After Sergeant Musgrave, which was successful all over Europe and finally even in Britain after a bad start, came The Workhouse Donkey, one of the first attacks on that element in the Labour Party which became more interested in the trappings and patronage of power than in advancing socialism. To a certain extent it might be said to have anticipated the Poulson scandal, which revealed the extent of corruption in the North-east of England in Labour-dominated local government authorities.

His next play was one of his finest and it never had the success it deserved: audiences have always been slow to follow the reviewers where Arden was concerned. Armstrong's Last Goodnight was based on a Scottish border ballad and the historical event behind it. Premiered in Glasgow in 1964, it proved how well Arden could cope with Scottish dialect, but this was toned down for London. His hero is, once again, a rebel against authority, in this case the Scottish crown, and he ends up on the end of a rope, like Musgrave.

The following year Left Handed Liberty, commissioned by the City of London for the 750th anniversary of Magna Carta, was presented at the Mermaid Theatre: it was his most Brechtian play, similar to Galileo Galilei in its historical approach. Thereafter there was a definite decline in credibility; not that his plays became in any way uninteresting, but the sure hand of theatrical genius and never-slackening tension was less apparent.

In The Island of the Mighty (1972) he exploited his gift for myth-making, drawing on the old Irish, Welsh and Arthurian legends and connecting them for his own dramatic ends; it rampages through history with incidents borrowed from many local legends, especially The Golden Bough, with abandon but with fascinating effect. On the opening night Arden and his wife picketed the play, asking the audience not to see it, because David Jones, the director, had, he claimed, distorted it. But Arden was enthusiastically present at all the rehearsals until his wife returned from Ireland shortly before the opening, and only then did he complain about Jones' direction. The reviews were mixed.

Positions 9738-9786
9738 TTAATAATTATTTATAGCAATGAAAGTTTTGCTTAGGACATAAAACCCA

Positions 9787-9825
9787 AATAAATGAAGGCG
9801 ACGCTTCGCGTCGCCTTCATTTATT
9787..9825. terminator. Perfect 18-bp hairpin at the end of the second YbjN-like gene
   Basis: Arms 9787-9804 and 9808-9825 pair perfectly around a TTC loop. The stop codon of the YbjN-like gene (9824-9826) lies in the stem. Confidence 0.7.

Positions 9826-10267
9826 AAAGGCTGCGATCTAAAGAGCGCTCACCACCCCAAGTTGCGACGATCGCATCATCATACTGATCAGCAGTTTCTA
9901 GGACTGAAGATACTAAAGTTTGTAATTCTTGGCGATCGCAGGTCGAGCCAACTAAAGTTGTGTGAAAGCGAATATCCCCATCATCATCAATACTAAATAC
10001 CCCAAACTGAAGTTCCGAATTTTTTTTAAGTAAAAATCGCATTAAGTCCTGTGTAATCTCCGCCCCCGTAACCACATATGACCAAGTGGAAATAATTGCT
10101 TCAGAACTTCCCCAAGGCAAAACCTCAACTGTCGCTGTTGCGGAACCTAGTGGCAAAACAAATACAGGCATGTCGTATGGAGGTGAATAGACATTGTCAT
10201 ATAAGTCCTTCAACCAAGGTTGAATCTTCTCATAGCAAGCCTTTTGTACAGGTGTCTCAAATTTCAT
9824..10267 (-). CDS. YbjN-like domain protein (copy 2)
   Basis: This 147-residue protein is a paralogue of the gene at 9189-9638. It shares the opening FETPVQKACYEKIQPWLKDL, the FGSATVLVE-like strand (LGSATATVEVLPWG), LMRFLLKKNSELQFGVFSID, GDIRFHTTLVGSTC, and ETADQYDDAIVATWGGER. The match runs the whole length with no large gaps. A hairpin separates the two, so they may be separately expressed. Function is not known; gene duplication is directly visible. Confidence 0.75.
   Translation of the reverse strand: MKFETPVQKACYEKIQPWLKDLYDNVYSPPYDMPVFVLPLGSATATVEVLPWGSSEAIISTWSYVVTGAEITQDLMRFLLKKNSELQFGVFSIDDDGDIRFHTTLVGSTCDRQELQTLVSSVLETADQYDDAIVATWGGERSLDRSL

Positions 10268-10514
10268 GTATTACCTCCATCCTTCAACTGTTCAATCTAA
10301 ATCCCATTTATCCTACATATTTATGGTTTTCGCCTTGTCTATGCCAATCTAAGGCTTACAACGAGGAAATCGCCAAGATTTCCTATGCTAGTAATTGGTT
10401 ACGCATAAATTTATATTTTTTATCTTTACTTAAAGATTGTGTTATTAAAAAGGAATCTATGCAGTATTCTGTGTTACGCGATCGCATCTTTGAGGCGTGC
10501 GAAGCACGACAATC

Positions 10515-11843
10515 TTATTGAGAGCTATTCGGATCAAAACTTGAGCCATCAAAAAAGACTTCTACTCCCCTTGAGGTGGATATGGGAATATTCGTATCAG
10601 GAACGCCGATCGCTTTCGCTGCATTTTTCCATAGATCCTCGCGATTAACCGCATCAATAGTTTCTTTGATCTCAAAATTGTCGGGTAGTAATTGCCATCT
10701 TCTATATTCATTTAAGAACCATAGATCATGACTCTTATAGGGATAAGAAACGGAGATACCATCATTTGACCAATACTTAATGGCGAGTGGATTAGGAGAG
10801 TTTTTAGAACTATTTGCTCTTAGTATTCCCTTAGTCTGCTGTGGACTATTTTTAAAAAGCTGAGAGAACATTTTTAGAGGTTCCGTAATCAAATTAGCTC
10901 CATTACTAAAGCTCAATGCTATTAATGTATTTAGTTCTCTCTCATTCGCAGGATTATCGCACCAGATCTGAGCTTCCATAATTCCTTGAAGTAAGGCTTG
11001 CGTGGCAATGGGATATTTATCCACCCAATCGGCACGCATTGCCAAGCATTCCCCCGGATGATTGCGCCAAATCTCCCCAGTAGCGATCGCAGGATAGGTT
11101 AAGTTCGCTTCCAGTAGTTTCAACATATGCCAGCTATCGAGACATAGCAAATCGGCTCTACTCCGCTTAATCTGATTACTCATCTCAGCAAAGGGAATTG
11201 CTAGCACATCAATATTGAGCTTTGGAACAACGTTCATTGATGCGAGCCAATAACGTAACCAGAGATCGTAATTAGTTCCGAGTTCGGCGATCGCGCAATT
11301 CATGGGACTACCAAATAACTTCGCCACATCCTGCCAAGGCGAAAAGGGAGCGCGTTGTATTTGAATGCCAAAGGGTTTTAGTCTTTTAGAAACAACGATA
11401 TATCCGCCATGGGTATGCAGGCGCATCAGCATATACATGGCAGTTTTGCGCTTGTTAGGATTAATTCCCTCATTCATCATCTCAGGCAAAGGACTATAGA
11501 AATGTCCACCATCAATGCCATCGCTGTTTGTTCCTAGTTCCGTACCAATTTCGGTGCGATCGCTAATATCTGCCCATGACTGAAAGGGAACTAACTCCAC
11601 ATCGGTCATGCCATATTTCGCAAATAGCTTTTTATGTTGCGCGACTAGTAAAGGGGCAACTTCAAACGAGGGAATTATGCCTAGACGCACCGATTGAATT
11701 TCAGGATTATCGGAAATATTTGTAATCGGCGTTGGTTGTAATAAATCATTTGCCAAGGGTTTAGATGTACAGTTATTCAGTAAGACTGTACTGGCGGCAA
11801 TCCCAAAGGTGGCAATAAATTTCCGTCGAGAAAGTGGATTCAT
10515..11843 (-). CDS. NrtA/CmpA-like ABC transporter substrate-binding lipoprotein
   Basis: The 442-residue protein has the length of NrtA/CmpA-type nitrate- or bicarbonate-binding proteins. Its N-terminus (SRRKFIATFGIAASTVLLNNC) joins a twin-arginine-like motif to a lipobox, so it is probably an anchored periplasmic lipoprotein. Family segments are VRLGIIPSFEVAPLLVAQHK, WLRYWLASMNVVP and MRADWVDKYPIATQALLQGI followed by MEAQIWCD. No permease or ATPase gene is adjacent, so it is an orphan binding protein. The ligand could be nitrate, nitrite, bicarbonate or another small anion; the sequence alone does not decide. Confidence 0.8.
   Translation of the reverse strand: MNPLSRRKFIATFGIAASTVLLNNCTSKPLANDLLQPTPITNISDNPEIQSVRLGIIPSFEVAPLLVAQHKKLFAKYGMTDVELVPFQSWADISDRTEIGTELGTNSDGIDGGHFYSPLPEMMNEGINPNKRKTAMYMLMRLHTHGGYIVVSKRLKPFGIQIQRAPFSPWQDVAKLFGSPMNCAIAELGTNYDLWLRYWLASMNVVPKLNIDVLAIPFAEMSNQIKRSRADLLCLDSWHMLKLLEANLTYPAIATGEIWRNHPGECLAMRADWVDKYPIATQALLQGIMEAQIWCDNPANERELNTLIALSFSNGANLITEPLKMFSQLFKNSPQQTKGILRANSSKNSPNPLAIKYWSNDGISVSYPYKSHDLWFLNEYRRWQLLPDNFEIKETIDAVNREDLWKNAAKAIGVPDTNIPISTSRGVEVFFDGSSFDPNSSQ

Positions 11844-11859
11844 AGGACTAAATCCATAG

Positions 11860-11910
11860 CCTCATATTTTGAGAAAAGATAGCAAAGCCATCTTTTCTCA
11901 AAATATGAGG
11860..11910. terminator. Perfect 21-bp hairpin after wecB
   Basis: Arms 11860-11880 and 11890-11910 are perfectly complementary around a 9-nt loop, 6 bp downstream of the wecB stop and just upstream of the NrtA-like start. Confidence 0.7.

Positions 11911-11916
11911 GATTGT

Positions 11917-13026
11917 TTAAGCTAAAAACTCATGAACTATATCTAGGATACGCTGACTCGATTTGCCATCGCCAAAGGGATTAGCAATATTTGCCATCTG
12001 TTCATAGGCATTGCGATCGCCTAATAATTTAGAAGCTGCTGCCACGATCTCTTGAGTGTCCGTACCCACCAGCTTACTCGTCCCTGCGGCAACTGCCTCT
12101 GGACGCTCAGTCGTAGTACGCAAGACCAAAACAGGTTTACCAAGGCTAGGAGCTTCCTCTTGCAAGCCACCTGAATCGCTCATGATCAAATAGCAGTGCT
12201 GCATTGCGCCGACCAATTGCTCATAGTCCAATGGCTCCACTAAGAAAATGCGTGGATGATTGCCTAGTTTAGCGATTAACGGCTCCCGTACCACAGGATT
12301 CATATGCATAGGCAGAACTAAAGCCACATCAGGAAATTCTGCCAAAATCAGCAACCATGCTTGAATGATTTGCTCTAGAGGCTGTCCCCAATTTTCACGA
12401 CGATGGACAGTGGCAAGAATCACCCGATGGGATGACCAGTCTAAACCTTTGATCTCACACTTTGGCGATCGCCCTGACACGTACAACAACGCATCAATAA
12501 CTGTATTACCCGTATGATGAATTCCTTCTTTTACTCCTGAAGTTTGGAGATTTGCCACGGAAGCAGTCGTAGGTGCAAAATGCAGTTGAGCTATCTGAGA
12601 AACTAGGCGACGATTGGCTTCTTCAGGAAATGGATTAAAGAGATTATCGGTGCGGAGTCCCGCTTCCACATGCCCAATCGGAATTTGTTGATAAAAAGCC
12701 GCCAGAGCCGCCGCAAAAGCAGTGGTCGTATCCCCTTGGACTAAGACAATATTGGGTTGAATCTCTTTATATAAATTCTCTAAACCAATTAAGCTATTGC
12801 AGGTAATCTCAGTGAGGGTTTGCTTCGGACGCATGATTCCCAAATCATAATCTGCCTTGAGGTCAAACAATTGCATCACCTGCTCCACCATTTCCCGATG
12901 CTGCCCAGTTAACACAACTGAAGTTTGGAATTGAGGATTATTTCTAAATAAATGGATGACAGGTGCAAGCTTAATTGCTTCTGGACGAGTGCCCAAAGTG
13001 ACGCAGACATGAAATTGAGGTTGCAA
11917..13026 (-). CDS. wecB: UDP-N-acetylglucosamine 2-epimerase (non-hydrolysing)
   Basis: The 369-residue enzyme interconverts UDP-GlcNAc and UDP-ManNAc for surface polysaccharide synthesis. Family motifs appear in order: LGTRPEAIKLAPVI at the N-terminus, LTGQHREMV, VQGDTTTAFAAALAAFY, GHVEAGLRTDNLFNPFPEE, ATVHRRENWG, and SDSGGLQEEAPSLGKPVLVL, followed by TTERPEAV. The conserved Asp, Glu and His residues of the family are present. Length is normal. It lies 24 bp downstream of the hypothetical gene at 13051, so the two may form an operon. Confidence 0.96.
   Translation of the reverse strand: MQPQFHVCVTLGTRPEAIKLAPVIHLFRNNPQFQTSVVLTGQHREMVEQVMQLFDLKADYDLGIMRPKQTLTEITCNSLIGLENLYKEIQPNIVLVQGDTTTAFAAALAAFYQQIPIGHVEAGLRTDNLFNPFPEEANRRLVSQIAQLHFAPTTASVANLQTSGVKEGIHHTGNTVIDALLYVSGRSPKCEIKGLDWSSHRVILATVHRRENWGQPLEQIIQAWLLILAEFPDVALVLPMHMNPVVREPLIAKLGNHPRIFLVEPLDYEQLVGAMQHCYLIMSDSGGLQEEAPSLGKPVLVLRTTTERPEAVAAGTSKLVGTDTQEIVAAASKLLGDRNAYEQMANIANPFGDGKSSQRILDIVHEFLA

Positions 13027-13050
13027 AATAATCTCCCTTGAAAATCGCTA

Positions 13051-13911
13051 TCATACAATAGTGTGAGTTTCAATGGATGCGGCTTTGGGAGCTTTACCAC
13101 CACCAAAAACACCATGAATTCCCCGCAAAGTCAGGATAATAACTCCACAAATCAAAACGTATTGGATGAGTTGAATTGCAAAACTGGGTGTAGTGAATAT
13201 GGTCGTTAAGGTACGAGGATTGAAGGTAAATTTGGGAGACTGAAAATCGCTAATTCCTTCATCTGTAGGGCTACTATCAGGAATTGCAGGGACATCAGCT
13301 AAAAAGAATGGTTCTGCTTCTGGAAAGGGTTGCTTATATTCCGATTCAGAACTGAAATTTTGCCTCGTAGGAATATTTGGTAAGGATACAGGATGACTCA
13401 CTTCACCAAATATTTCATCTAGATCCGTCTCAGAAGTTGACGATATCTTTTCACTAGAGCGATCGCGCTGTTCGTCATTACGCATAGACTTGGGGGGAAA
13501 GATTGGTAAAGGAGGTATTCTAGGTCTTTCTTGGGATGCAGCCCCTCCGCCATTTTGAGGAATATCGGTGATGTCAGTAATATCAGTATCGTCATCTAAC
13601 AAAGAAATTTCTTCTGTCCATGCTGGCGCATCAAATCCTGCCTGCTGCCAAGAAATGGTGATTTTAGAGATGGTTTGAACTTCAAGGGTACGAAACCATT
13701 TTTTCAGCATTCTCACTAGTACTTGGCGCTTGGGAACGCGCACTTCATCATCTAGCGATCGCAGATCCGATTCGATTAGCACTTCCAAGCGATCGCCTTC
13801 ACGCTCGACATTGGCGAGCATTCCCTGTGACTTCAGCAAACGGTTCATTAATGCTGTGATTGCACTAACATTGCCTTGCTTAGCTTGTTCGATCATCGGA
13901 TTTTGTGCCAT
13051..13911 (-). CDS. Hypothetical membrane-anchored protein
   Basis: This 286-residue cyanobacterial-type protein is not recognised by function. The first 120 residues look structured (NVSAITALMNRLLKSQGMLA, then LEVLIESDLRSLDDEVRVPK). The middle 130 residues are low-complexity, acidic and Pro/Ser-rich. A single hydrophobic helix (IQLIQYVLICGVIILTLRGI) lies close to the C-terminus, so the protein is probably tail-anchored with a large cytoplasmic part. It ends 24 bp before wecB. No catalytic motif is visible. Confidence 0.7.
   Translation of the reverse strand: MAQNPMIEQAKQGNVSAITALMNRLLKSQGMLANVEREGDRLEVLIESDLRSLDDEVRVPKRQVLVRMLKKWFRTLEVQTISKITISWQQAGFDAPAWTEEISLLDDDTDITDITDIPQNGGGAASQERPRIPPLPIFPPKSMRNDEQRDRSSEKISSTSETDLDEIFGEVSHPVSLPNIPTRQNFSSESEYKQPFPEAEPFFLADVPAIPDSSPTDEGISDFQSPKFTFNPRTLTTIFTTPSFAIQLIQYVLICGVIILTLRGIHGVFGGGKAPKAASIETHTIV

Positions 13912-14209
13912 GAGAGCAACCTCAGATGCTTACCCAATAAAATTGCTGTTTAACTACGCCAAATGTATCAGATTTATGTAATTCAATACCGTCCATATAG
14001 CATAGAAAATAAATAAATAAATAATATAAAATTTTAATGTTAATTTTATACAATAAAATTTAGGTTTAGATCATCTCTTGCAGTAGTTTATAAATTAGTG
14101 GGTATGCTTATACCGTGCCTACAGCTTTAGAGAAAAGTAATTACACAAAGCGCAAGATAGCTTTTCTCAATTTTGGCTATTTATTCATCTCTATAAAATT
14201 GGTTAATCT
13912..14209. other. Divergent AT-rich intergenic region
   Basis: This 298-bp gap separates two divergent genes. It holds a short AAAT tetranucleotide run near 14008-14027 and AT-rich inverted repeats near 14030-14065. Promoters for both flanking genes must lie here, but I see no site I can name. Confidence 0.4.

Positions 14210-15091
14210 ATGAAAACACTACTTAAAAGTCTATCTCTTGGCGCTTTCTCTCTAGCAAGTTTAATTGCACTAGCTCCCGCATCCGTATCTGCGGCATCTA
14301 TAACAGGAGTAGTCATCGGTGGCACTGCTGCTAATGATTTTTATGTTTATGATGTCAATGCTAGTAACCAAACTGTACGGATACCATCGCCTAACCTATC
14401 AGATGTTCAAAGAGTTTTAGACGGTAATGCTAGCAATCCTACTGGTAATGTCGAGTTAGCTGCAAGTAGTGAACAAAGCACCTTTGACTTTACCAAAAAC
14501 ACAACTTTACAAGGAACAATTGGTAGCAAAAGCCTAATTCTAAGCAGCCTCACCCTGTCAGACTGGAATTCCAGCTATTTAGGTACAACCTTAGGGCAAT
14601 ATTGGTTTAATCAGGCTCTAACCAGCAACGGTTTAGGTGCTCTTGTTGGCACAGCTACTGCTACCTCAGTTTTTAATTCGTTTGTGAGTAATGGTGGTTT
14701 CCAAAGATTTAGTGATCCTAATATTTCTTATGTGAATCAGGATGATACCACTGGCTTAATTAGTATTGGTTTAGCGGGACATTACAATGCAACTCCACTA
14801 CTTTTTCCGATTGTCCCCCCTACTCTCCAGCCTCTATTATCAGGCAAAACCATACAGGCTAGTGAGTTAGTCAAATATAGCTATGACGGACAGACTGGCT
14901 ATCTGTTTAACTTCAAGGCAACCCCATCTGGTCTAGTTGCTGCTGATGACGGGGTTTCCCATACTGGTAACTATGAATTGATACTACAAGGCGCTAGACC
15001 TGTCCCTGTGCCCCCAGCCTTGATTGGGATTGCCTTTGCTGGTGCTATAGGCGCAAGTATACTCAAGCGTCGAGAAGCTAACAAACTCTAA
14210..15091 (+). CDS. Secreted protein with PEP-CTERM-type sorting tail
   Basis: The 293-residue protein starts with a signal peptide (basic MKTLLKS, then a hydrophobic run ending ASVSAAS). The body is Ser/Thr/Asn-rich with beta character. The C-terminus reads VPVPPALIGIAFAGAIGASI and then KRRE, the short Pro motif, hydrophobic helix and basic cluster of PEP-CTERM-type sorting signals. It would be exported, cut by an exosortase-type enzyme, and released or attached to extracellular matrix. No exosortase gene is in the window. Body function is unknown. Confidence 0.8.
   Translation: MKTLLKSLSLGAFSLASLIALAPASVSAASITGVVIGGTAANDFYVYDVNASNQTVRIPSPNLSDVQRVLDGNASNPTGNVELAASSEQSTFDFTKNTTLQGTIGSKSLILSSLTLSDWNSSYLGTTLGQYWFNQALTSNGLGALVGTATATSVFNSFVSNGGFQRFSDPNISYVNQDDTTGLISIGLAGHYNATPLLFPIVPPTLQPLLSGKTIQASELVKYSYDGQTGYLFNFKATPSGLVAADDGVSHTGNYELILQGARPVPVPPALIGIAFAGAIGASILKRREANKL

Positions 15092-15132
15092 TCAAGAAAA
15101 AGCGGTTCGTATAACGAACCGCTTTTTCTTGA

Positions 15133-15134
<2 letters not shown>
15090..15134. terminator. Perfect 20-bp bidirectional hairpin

The truth is that there were two sides to Arden's character. On his own he was an intense, politically conscious, intellectual craftsman, a poet with a big vision, great command of language and an ability to create history that was not real history but a Jungian chronicle of ancestral memories that could, because art displaced fact, be much more effective in creating the kind of history that people feel rather than learn when world events overtake them and their lives become caught up in civil wars, revolutions or plagues. A potent myth-maker at his best, he betrayed his own talents increasingly from the late '60s onward, when the other side of his character became more prominent.

This other side was closely bound up with his wife, an Irishwoman with strong gypsy traits, for whom discipline, order, even the most elementary safety measures in life, were anathema. It wasundoubtedly a close and happyrelationship: but she seemed to suck the discipline from his creativity, while he took his moral and physical strength from her. She was creative on herown account – they wrote much together – but in a different direction from him, and the mix did not succeed artistically. This was evident in his least happy play, an opera of sorts, The Hero Rises Up (1968) where the subject was the relationship between Lady Hamilton and Nelson, which he directed himself, and which fell below an adequate professional level.

Politically Arden and Margaretta D'Arcy were as one. She involved him in Irish causes, especially the Civil Rights movement and republicanism, but his natural bent would have been no different. As an historical playwright he had much in common with Robert Bolt, but never achieved the latter's commercial success, and their approach was very different: Bolt simulated reality, Arden created myth.